When I asked SHAN Wallace what her favorite song of all time was, she hesitated, hummed the melody, and named “The Reason Why” by Rashan Roland Kirk. From his album Volunteered Slavery, Kirk’s song is joyous and bountiful, and a chorus of Black voices and instruments create a cacophony of Black expression. Collages are like jazz, I’ve written before, in their consumption of apparently disparate parts into a cohesive whole and in their histories of being exceptionally Black modes of expression.
Wallace relies on herself for source material for her collages. Utilizing her own photographs taken around Baltimore for the works in Derivatives, Memory, and The Mundane, recently on view at Washington, DC’s Mehari Sequar Gallery (and still viewable online), she creates a closed network of artistic expression. The collages are self-referential, originating from her photographs, representing herself as a Black woman, a Baltimorean, and an ever evolving and growing artist. Wallace is a living, breathing, embodied collaged expression of the histories, influences, presents, futures, the magnificent and the mundane of her world, telling the story of herself and her Baltimore.
Originally from East Baltimore, Wallace began taking photographs when she was only eight years old, and her work has appeared in publications including the Washington Post, the New York Times, The Cut, and Vanity Fair, among others, including BmoreArt. The evolution of that work informs her current collage practice. She describes embarking on this practice in 2018 as “something I figured I would attempt and try. It was new and immature, I wasn’t really thinking about messages and not conceptualizing things.” From that entry point, though, she kept working, layering, building, and developing her craft.
Wallace finds the process of collaging similar to photography. “When I first started making images and pursuing art, [I asked myself] what type of photographer do I want to be?” She asked herself a similar question when she began making collages: “Do I want to be someone who just has a few layers, or do I want to push the process or make it challenging by adding layers?” Many of Wallace’s collages are made of more than a hundred layers of images. Since the images come from her own photography, memory and meaning are embedded within this practice, and further infuse her works with her own positionality, her own place, her own pride in her city of Baltimore. “I enjoy the layering and the thinking, and the re-making and rethinking,” she says. “I enjoy connecting these different worlds and different people to create something.”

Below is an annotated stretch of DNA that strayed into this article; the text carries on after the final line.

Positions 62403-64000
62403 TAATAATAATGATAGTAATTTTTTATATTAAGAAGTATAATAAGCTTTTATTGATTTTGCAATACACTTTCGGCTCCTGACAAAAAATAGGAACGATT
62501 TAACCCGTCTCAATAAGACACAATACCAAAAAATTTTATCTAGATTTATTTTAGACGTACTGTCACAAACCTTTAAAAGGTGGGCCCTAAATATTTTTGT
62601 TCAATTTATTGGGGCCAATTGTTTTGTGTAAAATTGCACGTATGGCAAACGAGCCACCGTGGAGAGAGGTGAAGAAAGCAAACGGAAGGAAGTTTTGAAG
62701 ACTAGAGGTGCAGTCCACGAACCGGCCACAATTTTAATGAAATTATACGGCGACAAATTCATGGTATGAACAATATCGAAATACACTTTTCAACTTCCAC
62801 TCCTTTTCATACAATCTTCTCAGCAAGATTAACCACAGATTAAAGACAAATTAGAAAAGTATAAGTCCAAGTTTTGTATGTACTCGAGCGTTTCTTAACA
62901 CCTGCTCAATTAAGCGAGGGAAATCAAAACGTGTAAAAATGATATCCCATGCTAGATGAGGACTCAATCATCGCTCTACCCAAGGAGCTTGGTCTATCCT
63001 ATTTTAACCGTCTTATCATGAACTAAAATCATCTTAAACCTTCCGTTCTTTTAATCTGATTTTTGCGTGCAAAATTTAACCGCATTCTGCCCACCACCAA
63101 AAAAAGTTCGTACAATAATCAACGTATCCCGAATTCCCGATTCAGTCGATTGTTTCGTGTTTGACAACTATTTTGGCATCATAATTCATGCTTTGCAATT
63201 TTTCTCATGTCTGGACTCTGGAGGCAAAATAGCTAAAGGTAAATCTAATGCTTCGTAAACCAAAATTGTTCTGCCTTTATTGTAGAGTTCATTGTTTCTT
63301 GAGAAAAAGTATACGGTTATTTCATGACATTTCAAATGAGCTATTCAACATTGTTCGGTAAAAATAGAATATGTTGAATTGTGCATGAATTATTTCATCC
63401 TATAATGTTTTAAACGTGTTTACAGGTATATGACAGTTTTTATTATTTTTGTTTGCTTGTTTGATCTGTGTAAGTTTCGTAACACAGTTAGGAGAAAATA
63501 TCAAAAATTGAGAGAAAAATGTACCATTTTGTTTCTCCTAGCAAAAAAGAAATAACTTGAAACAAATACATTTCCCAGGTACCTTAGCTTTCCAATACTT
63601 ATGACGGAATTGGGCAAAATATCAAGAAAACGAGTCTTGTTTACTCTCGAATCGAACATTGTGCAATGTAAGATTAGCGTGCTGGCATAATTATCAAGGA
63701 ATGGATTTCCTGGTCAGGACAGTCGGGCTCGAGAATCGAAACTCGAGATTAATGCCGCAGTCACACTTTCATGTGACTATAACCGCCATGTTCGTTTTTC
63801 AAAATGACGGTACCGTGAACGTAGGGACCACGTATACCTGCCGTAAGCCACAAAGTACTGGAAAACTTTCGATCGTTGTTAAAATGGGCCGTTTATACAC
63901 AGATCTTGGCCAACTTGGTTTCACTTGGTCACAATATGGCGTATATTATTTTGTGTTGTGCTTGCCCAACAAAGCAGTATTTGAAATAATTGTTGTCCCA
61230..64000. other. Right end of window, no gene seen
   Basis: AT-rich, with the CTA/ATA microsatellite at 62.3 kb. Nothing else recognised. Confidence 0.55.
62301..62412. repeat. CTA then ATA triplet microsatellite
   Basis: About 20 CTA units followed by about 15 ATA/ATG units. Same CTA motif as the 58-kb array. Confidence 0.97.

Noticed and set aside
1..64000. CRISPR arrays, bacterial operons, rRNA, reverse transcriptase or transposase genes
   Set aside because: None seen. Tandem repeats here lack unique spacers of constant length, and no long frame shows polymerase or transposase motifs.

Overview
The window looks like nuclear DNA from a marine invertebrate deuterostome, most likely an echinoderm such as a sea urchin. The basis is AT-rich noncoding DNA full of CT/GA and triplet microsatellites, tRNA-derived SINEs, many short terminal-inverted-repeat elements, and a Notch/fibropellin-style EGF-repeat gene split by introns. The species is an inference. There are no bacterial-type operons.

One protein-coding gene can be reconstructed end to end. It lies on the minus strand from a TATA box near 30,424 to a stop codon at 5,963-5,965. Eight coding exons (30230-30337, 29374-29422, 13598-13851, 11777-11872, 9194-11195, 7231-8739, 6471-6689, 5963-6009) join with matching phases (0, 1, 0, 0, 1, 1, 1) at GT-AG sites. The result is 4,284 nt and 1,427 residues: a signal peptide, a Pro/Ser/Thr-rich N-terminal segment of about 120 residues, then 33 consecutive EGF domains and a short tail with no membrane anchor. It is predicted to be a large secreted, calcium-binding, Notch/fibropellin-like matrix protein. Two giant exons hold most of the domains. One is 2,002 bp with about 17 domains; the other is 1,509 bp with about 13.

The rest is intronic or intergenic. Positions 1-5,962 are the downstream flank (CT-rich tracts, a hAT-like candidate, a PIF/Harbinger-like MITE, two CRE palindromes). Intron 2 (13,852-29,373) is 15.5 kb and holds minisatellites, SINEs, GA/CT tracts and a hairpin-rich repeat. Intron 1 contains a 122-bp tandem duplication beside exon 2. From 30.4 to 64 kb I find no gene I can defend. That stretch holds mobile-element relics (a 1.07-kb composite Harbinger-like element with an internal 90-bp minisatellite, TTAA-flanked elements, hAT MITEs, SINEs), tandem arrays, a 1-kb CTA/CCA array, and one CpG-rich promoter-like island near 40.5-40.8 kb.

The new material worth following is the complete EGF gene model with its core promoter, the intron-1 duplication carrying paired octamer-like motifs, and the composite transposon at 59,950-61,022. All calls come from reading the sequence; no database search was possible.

The fact that Wallace’s collages use her own photographs of specific and quotidian scenes resonated with Chioma Agbaraji, manager and curator of Mehari Sequar Gallery, who recently curated the exhibition Derivatives, Memory, and The Mundane. “One of the most important elements of SHAN’s collage work to me is that she creates her collage using her own photo archives. Meaning, there are no digital mashups or pristinely captured sitters, it’s just everyday documentation,” Agbaraji says. “With that, SHAN is able to expound on the livelihoods of the sitters and environments in her collage. I like to think of the collage as an in-depth, fictional look at the lives of her sitters. The collages tell us who they might be after-hours, or what they’re thinking or experiencing as they grow older.”
Wallace has aimed to develop her collages to read more like paintings. The works in Derivatives, Memory, and The Mundane are clearly influenced by paintings—their multifaceted and multidimensional layered source material, subjects, and stories, combined with more surprising elements like glitter, create an environment for reflection and jubilation.